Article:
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Australian teen's death sparks riots
Updated: 2004-02-17 09:34

Rioters set fire to a train station and pelted police with gasoline bombs in an Aboriginal ghetto in Sydney on Monday during a nine-hour street battle that began after a teenager died, allegedly while being chased by officers.

A police car drives past a poster taped to a power pole which accuses police of murder, in the inner Sydney suburb of Redfern on February 16, 2004. [Reuters]
The overnight rioting in the Redfern neighborhood, an Aboriginal ghetto of Australia's most populous city, left 40 officers injured and highlighted continuing tensions between authorities and the nation's original inhabitants.

The street battle earlier Monday followed the death of a 17-year-old Aborigine, Thomas Hickey, who was impaled on a fence when he fell from his bicycle. His mother claimed officers were chasing the teen, an allegation that police deny.

"It's got to stop, the way they treat our kids," Gail Hickey said. "They treat our kids like dogs ... they manhandle them."

Hundreds of police in full riot gear doused rioters with high-pressure water hoses during the fighting.

The hospitalized police officers mostly suffered broken bones while one was knocked out after being hit by a flying brick. All but one had been released by Monday afternoon. There was no immediate word on injuries to rioters.

Four people were arrested and charged with involvement in the fighting. Waites said police had identified other suspected rioters and expect to make more arrests in coming days.

On Monday night, a small group of Aborigines watched by a handful of police officers was gathered at the scene of the riot but there was no sign of trouble.

New South Wales state political leader Premier Bob Carr ordered an investigation into the cause of the riot and said the state coroner would probe Hickey's death and any possible police involvement.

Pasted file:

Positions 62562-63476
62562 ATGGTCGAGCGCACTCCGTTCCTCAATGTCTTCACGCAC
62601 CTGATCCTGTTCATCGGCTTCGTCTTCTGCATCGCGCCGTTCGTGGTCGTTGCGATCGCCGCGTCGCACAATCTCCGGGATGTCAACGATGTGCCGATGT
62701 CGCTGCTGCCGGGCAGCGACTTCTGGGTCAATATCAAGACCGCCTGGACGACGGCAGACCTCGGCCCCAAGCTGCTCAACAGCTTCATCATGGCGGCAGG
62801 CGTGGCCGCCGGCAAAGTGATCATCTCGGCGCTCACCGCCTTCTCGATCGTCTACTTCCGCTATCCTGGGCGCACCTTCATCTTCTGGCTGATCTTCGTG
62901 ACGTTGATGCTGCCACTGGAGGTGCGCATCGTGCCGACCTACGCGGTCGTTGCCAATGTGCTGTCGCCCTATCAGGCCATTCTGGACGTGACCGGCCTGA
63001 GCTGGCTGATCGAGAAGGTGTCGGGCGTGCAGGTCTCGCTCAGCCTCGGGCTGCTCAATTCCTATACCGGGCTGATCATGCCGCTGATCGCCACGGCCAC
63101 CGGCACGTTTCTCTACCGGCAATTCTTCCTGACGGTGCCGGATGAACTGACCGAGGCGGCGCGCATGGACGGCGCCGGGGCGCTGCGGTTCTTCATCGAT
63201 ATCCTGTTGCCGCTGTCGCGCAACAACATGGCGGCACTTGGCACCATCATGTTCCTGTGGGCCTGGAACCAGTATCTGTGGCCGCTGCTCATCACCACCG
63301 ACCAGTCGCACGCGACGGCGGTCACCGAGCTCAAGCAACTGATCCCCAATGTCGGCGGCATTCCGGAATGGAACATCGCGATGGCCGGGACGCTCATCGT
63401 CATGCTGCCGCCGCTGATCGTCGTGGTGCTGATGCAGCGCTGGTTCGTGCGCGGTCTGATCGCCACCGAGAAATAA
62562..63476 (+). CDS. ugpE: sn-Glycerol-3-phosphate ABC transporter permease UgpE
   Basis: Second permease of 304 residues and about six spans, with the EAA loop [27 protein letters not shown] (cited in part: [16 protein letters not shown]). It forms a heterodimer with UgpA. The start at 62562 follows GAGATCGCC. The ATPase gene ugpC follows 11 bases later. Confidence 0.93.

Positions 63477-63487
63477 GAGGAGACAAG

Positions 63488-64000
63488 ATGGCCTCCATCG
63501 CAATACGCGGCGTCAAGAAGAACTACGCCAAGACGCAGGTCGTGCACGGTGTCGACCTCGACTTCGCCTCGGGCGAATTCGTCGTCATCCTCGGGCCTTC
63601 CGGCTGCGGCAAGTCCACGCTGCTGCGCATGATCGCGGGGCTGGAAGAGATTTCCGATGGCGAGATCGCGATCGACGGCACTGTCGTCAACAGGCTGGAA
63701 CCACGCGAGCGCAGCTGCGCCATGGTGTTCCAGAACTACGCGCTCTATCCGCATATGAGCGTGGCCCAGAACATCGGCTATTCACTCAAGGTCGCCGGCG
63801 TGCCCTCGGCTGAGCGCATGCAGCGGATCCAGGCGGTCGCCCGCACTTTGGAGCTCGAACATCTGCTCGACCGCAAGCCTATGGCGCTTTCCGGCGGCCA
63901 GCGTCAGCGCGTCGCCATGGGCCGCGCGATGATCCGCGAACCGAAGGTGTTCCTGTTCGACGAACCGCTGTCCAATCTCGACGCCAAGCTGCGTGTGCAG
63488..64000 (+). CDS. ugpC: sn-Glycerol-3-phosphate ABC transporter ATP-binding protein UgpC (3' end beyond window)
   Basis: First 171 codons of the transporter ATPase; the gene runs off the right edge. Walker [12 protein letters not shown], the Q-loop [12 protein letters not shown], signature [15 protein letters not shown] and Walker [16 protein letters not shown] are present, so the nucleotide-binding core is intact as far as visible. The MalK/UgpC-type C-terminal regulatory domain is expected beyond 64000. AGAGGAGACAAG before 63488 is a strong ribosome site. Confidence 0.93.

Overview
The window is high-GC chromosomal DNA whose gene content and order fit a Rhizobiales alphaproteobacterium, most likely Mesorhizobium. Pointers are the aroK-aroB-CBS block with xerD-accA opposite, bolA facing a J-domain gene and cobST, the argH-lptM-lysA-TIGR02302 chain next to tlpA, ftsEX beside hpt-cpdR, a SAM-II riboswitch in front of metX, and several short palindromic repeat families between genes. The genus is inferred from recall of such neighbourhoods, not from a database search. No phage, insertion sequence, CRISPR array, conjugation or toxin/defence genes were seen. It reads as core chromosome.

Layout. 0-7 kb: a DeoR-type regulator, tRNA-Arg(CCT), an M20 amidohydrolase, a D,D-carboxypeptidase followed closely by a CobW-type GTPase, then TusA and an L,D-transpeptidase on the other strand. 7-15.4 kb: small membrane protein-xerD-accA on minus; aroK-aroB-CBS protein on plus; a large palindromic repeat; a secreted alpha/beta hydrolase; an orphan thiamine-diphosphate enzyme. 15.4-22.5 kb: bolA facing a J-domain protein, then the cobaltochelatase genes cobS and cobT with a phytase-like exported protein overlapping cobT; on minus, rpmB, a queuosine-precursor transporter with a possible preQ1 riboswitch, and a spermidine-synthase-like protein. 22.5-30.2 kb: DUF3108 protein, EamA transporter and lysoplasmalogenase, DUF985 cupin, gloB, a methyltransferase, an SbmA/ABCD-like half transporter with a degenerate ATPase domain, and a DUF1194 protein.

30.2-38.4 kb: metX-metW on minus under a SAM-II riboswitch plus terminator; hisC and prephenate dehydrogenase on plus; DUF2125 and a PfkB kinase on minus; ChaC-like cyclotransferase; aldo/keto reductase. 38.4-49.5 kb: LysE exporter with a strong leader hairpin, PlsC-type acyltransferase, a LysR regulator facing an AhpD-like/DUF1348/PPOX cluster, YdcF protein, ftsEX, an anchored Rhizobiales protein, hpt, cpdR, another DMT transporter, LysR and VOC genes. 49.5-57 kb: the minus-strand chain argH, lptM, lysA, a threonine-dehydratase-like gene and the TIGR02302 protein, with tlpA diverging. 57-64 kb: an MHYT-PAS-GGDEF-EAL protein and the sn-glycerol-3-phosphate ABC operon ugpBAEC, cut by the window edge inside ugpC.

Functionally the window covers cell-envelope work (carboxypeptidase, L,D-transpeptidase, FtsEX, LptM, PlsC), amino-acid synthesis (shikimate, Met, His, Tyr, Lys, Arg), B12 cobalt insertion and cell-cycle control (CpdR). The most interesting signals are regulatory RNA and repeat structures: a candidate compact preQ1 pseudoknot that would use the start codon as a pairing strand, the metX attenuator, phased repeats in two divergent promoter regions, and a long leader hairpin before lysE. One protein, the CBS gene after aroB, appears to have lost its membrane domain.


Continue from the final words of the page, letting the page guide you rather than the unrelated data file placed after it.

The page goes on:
In the overnight rioting, about 100 attackers set fire to Redfern railway station, torched a car and smashed windows.

"They burnt out one vehicle and they in fact were throwing Molotov cocktails both at police and at Redfern railway station during the course of the riot," assistant commissioner Bob Waites said.

Television images showed young men surrounding a police patrol car and slamming it with bricks. It was not clear if there were officers in the car at the time.

Waites said rioters stockpiled garbage bins full of paving stones and beer bottles to throw at police.

Aboriginal community leader Lyle Munro said anger in the community had been simmering long before Hickey's death.

"These young people are very, very upset about what happened to this young man, and they're very upset about what's happening to their young friends on a continual basis," Munro told Sydney radio station 2UE. "It was a preventable death, like most of the deaths of young Aboriginal people today."

Munro accused police of harassing people who live in a squalid grid of near-derelict houses known as "The Block."

"This is an everyday occurrence — the harassment and intimidation of our young people," he said. "You could interview every Aboriginal kid down there that comes from The Block, that comes from this area in Redfern in particular, and the majority will tell you to your face ... that they've all been bashed by the police."

Aborigines make up 400,000 of Australia's 20 million people. They are the poorest and most imprisoned members of society.

The houses in The Block were bought for Aborigines in the 1970s with a grant from the federal government in an attempt to alleviate homelessness and other social problems among Sydney's Aboriginal population.

However, the streets quickly degenerated into a garbage-strewn slum with high crime and drug abuse rates. Authorities are now redeveloping the area, but its social problems remain.

State opposition leader John Brogden said he would knock down The Block if he were in power.

"The fact that 40 or 50 police were injured whilst they stood there and copped it from young Aboriginal thugs and others is an unacceptable position going forward," Brogden said. "I'd bring the bulldozers in because I think allowing this to happen every couple of years, which is what's going to happen, will never fix the problem."

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